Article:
I'm gonna have to check this out. I love Spotify, and have found the playlist function to be super smart and intuitive. The "if you like what you're listening, you might like..." function is great, too, and generally spot-on. And, it's pointed me to some obscure artists. Not a Pandora-like situation (I have to leave what I'm listening to in order to listen to what's recommended), but it's been helpful. 

 

I keep hearing people complain about Spotify's spotty library, but in over a year of using it for all my music listening, there have only been maybe three times it didn't have what I was looking for. But, maybe that's more reflective of my listening habits. Rdio sounds great, though, and sounds like it would be augmented a great deal if Rhapsody bought it.

Comment by Larry Karnowski on August 10, 2011 at 5:39am

I always forget about Rhapsody... not sure why.  It just never stuck with me.  I'll have to go dig into it to compare it's user experience.

 

The other BIG differentiator  of Rdio is it's developer API (application programming interface).  Spotify has... none.  It's very easy to build applications on top of Rdio's services and even embed it into websites like No Depression, but Spotify is strangely silent on this topic.  They have limited support for creating/sharing playlists programmatically, but in a very difficult technology.  Rdio's tech is web-based, open, and easy to play with.  

 

I expect to see a lot of new services built on Rdio soon.  (I'm tinkering with a few myself.)

Comment by Kyla Fairchild on August 10, 2011 at 9:36am

I'd be curious to know how Rhapsody compares. I've been using it for about four years now but only through a Sonos so I've never used the computer application.  The song selection is great and I've generally been quite happy with it.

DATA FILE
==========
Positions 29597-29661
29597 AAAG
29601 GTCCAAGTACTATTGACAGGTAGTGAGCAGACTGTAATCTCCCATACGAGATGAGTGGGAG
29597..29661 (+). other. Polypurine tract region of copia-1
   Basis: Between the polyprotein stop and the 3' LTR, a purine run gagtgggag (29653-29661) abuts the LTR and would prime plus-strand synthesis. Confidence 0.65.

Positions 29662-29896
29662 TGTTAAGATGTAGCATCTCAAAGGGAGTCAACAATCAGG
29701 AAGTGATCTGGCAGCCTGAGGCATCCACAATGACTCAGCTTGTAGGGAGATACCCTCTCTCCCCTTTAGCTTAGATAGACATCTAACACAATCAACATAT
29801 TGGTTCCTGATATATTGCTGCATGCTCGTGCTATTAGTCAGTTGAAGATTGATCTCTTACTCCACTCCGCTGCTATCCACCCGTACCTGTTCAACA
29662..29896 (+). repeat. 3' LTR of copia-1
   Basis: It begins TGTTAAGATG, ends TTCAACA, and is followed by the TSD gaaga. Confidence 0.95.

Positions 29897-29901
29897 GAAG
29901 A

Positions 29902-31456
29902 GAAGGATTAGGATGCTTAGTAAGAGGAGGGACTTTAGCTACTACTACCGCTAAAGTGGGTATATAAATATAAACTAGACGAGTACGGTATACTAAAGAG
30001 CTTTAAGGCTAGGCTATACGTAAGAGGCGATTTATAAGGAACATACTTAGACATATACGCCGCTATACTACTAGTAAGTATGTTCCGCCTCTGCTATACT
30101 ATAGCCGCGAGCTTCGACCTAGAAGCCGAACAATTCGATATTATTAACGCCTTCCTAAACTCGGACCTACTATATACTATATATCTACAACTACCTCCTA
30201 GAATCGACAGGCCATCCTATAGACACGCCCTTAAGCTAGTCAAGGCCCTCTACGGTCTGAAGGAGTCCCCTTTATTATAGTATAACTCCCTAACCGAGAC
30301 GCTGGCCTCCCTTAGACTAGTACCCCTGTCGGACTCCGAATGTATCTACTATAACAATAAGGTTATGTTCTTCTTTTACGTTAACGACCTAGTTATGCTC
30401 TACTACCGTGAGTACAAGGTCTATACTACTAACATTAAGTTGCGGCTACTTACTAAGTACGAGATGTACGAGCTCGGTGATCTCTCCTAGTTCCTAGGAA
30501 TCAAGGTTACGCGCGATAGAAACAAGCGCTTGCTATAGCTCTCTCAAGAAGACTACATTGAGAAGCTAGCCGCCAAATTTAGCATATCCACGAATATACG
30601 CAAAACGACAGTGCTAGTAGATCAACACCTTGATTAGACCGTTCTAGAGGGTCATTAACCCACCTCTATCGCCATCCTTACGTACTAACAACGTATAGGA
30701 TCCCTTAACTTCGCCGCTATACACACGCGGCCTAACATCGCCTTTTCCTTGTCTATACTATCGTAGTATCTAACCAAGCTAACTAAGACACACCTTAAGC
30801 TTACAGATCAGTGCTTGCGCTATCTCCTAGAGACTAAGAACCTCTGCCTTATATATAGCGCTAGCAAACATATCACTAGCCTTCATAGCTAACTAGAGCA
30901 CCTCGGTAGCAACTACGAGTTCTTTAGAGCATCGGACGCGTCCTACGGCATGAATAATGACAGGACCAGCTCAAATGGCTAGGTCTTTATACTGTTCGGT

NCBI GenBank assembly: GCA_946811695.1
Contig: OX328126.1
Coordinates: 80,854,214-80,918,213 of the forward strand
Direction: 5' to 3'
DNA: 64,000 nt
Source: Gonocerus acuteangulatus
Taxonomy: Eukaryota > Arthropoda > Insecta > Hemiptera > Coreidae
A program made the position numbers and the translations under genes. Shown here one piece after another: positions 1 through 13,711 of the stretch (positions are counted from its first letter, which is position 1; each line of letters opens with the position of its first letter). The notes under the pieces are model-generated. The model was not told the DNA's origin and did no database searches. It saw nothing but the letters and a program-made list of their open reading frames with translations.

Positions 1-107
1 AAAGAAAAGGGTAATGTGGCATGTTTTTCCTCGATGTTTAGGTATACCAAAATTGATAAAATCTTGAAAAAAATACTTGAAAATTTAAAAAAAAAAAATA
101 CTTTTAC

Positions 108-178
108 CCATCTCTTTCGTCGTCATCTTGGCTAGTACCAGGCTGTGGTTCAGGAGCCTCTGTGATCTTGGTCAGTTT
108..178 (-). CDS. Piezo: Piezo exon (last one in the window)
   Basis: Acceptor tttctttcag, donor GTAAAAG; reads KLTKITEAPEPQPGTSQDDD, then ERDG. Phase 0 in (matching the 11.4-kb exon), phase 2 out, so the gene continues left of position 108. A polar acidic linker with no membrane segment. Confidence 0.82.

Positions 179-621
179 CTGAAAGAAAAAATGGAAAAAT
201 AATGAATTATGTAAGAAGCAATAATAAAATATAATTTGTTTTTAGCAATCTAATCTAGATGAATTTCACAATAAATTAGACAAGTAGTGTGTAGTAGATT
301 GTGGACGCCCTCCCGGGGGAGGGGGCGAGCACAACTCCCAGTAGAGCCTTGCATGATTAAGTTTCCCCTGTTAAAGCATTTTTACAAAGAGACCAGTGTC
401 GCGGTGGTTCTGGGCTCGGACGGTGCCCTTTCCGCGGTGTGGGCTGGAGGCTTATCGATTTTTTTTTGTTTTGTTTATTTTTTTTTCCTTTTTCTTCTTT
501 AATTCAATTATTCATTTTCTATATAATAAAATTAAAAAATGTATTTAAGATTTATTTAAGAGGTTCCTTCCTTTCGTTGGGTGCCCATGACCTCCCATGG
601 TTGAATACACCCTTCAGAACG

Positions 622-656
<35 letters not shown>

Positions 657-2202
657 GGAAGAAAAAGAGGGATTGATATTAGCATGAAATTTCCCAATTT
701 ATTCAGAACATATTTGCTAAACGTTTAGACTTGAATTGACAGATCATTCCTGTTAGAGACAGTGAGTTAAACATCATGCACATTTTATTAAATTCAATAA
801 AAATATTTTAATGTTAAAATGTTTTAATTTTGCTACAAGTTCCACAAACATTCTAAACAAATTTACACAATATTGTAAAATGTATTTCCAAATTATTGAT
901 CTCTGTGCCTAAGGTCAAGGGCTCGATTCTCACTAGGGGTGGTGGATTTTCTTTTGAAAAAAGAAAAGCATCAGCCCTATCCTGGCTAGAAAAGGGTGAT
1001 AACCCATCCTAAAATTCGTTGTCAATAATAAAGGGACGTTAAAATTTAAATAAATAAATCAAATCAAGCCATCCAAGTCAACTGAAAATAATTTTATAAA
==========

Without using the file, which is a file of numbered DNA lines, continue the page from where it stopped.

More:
The API aspect that you mention about Rdio is of great interest to me. I've long wanted to incorporate a "virtual jukebox" on the ND site that the community could program. Playing around on Turntable.fm made me think that having something like that sitting on No Depression as a way for people to interact with music on the site would be even better and a great asset. If you find a way to embed Rdio into a website please let me know. I'd love to talk to you about that.

Comment by Hal Bogerd on August 10, 2011 at 4:54pm
I've been playing around with Spotify at home but I'm not sure why. I already have way too much music, discs to review and not nearly enough time. And Larry, you and your ReviewShine are at least partially responsible.
Comment by David Haskin on August 11, 2011 at 4:50am

Thanks for the comparison.  I agree in general -- I now subscribe to Spotify but, in the past, belonged (briefly) to Rdio.  But (and this is a huge "but") the relatively small size of Rdio's selection was a massive drawback for me. In particular, I found the selection particularly weak for artists not on the major labels (which is most of the artists most of us ND denizens care about most).  I was constantly frustrated when I couldn't find the music I wanted to listen to and it sounds like that hasn't changed. Since the main reason I use these services is to discover new music, I didn't last long on Rdio.

 

So I'll stay with Spotify.  If they catch up in terms of quantity/selection, though, you bet I'd switch -- I really did prefer their user experience to Spotify's.

Comment by Larry Karnowski on August 11, 2011 at 6:00am

I've been using Rdio (and Spotify) to listen to "Rolling Stone" type music -- i.e. stuff that magazine would cover, i.e. major label stuff, without having to actually pay for those albums.  I find that makes a lot a sense -- listen to the "popular" stuff to know what's what but then actually shell out for a CD or MP3 album from an up-and-coming Indie artist that I like.